6. We have an emergency fund. Yeah, it’s not clearly defined, but we know that if there is an emergency that arises we can take money from our savings. After the wedding, we plan on having 6 months of expenses remaining in our savings accounts.

    7. Once we paid off the credit cards, we took advantage of another offer to put $11,000 on a card at 1.9%. We put exactly that amount of student loan on there, saving us a lot of cash in the future.

    8. We have not incurred any new consumer debt. We vowed to never pay another penny in credit card interest and now take advantage of rewards programs.

    9. We are a one car family. Shortly after moving to Chicago I sold my car; it was costing me a lot of money to have it in the city. With the car we do have, we minimize our expenses.

    10. We continue to look for ways to increase our income, use leverage and arbitrage to get better interest rates, and make solid decent financial decisions.

    For us, it was these actions that showed us the light at the end of the debt tunnel.

    Are you under a mountain of debt? How have you managed it? How do you let it not keep you up at night?

    Our 2007 Goals Status, Part 3: Pay Off Credit Card Debt By November 2007

    by  • December 10, 2007 • Tagged: , ,  • Comments

    This is part 3 of our retrospective look at our 2007 goals. Here’s part 1 and part 2.

    When we first started this blog, we had $18,054.88 in credit card debt. A year later, in January 2007, we reduced it to $11,560.40. It was our goal this year to eradicate all of our credit card debt by November 2007.

    On June 18, 2007, a whole 5 months early, we sent in our last payment. Suck it, credit card interest.

    The road to no more credit card debt was an interesting one. While Her had higher balances, I had atrocious interest rates. One of the first things I did was to reduce my retirement contributions to pay off the credit card debt. I eventually played the balance transfer game for the lowest interest rate until all of my credit card debt was at 2.99%.

    When both Her and I had paid off all of our non-0% credit card debt, we signed up for rewards cards that we judiciously paid off every month, making sure not to pay any interest charges. We’ve used those cards to accrue rewards that will pay for much of our honeymoon. It’s about time we took back from the credit card companies what they took from us. That last sentence made me sound like a vindictive barbarian. I digress.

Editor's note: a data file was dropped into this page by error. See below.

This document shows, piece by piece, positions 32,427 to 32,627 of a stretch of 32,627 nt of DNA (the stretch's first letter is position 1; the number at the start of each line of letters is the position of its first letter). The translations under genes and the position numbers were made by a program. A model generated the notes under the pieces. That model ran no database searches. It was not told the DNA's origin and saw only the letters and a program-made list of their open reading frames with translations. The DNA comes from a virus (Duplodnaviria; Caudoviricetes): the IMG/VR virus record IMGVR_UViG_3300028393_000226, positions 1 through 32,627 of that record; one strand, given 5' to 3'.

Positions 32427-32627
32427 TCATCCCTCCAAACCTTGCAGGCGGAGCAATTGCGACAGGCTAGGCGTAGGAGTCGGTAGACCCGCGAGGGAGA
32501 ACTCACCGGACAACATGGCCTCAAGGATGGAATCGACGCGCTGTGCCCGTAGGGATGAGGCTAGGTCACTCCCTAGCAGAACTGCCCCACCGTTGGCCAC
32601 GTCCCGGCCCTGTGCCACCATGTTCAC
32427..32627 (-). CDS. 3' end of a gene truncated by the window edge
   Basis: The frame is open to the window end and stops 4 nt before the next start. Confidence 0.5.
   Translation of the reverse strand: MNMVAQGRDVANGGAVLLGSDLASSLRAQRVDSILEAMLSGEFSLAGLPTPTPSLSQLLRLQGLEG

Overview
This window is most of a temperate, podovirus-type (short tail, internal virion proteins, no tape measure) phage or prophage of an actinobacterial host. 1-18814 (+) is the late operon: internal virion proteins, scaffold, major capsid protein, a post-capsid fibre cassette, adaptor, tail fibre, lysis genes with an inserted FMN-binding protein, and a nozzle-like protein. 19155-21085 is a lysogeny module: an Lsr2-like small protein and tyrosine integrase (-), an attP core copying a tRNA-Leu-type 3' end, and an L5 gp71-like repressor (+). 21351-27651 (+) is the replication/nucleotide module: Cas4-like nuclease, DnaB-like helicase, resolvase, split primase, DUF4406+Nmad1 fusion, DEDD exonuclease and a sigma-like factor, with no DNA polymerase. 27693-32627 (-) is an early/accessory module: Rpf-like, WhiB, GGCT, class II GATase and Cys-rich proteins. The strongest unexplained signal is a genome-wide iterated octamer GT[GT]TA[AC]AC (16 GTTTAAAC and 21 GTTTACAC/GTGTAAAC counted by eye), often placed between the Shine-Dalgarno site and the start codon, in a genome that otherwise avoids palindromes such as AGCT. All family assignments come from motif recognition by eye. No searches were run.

Status: Completed.

    Good Morning Cleveland!

    by  • July 3, 2007 • Tagged: ,  • Comments

    If you were up this morning at 5:15AM in Cleveland and listening to WERE 1300 AM, you heard us on the radio!

    We were honored to be interviewed by Dawnette Lounds – Culp on the radio show “Your Family Issues.” Dawnette is the author of The Face of Child Support and is the founder of PRO-YOUTH, INC, a nonprofit organization that is a positive reinforcement on youth.

    We spoke about the topic of hiding debts from your spouse. Despite it being 4:15AM our time, we held together pretty well in the interview. As the show itself deals with family relationships, we were asked on our advice and stories of hidden debt. Dawnette was a very nice and positive host and did a good job of not focusing on the past, but really asking us on how we changed everything for our future.

    We wish Dawnette luck in the future as the host of Your Family Issues.

    What We Sacrificed to Get Out of Credit Card Debt

    by  • June 28, 2007 • Tagged:   • Comments

    Getting out of debt requires sacrificing the lifestyle you have become accustomed to. It’s not easy, and some people find that they are their own worst enemy when it comes to making sacrifices. It’s that lifestyle that got you into debt in the first place, after all. Having just paid off ALL our credit card debt, now we can look back on what we had to sacrifice over the last 3 years to get here.

    • No using credit cards at all.
    • Using our hard-earned savings to pay off credit card debt.
    • Extended our engagement in order to have more time to save up.
    • Living with family for a while to cut expenses.
    • No new clothes except basic necessities.
    • No new TV to replace our 20-year-old model.
    • No vacations except to visit close family in the US.
    • Taking public transit to work instead of driving.
    • Expensive entertainment tickets limited to one summer concert per year.
    • No classes for our hobbies (such as cooking or art classes).
    • No home purchase when all our friends were doing it.
    • Selling one car and not replacing it.
    • Reducing contributions to our retirement accounts.
    • Selling items of value on eBay and at a yard sale.

    We are still going to sacrifice much of these expenses until after we’re married, so that we can pay cash for the wedding. After that we are looking forward to saving up for a home and being able to afford more fun vacations. There is light at the end of the tunnel!

    All Quiet On The Financial Front

    by  • February 28, 2007 • Tagged: ,  • Comments

    Things are quiet. Very quiet.